Nigeria: Using Nigeria As Example, Bill Gates Condemns Uneven Development, Urges Action

Bill Gates speaks Pidgin English.
25 September 2019

Philanthropic billionaire, Bill Gates, has urged governments across the world to focus more on primary healthcare development and education as a means of achieving the Sustainable Development Goals.

Using Nigeria as an example, Mr Gates also condemned uneven development in societies and urged governments to ensure a sufficient spread of developmental efforts.

Mr Gates spoke at the Goalkeepers event at the Jazz at Lincoln Center in New York on Wednesday. He said though there has been progress in achieving the SDGs, more can be achieved if governments in the developing countries focus more on those two sectors.

The Goalkeepers event is annual meeting organised by the Bill and Melinda Gates Foundation to celebrate people who make committed efforts to achieving the SDGs.

The event, which is co-hosted by the couple, is also meant as a reminder and call to the world on the work left to be achieved.

Mr Gates said compared to years back, data shows progress in many parts of the world.

He, however, said there is no room to rejoice yet as there are many people who are still left behind.

He said the progress is skewed in many regions, even within countries, as the development has not been even across the regions. He advised countries to work towards even development.

Referring to the Goalkeepers report which was released ahead of the event, Mr Gates said where a child is born determines if it will survive the first five years.

"To succeed, government needs to take best practices from where there are success stories and replicate them in places that are lagging behind. It is not acceptable that women and children still die from maternity and child mortality or diseases that can be prevented."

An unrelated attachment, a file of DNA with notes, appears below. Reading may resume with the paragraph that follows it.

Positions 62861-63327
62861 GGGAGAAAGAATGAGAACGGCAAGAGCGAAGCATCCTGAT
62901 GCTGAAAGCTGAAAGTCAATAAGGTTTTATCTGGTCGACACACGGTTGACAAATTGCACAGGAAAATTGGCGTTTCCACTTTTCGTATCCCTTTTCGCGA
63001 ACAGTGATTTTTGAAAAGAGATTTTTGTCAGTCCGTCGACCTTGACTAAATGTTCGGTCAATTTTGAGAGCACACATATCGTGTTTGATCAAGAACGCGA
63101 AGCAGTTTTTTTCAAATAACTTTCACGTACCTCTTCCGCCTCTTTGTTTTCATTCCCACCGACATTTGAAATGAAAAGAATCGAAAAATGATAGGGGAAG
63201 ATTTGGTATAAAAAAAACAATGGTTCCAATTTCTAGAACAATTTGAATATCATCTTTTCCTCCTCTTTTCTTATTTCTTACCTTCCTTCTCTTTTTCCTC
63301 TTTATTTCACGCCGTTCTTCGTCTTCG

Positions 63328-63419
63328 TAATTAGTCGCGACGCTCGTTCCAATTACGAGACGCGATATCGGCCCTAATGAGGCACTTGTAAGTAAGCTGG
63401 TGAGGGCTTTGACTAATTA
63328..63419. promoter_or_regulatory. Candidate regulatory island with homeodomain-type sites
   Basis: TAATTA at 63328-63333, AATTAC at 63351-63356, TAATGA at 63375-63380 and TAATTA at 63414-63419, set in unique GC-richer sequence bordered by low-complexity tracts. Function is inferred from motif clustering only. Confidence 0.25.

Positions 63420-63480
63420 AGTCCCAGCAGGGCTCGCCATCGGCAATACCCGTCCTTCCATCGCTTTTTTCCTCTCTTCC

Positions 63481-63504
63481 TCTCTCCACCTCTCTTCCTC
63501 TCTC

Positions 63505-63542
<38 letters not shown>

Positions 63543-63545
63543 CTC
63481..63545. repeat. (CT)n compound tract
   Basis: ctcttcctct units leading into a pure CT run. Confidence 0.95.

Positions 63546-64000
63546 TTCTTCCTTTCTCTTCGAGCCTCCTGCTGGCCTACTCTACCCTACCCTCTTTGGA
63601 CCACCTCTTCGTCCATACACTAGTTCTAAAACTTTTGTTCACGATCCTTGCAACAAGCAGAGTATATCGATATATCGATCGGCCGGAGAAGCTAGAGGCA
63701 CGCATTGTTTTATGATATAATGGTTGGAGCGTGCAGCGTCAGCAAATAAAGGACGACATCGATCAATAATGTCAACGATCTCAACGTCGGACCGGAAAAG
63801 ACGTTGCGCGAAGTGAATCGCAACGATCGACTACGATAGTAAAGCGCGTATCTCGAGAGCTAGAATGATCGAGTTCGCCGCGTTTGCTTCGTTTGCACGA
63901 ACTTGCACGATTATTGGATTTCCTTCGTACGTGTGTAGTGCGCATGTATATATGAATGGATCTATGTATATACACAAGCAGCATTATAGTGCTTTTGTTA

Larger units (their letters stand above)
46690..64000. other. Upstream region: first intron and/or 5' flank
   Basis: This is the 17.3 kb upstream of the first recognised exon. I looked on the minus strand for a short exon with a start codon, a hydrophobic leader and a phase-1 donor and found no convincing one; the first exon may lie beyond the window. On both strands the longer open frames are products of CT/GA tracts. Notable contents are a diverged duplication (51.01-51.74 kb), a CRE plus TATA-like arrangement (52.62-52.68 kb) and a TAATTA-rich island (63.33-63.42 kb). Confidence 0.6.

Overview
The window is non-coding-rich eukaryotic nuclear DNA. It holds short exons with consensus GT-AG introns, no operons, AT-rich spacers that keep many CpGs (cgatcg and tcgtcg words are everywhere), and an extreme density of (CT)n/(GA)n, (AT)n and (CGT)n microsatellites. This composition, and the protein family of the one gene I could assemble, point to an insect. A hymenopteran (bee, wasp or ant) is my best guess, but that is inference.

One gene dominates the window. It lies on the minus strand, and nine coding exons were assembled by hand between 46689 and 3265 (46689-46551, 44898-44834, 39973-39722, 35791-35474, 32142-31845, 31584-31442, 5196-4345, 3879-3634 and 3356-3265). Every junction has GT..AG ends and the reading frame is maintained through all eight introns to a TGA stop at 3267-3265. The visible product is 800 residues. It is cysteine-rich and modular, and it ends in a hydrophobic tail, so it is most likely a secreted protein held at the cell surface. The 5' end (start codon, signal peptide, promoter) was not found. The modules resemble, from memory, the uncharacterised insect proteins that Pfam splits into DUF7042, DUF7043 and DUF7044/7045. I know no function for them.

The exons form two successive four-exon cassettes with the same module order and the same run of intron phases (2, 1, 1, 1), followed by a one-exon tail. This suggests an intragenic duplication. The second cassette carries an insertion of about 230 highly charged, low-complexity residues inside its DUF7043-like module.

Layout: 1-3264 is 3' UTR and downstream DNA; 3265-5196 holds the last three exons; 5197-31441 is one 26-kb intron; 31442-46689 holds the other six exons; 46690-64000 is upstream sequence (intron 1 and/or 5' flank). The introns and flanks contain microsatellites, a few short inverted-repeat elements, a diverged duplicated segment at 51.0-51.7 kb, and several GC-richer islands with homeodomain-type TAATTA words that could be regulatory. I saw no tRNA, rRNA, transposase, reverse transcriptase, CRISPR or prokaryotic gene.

The Nigerian Example

Using Nigeria as an example, Mr Gates said there is a high level of malnutrition and poor health care services in the northern part of the country as compared to the south-west.

Going by the analysis of the report, a child born in the south-west is more likely to survive his fifth year, have some level of education and a better life than his counterpart born in the north. Life becomes a bit more become difficult, if the child is a girl, he said.

He said many of the diseases children die from in those areas with less development are vaccine-preventable and can be averted with good primary healthcare facilities, diagnosis laboratories and trained human resources.

In a similar vein, Senjuti Saha said many developing countries suffer from preventable diseases.

Ms Saha, a microbiologist from Bangladesh, said diseases are not quickly diagnosed in many developing countries because of the lack of access to resources.

She said many children, thus, die from preventable diseases.

She said it is unfair that resources needed for diagnosis and treatment of diseases are in the developed world where they are, sometimes, not needed.

"The reality is that it's not fair that developed countries have technologies to diagnose diseases they do not have while the developing countries do not have the technologies and that is why they are dying.

"Ninety per cent of the technologies are in the developed world and we need diagnosis to get better."

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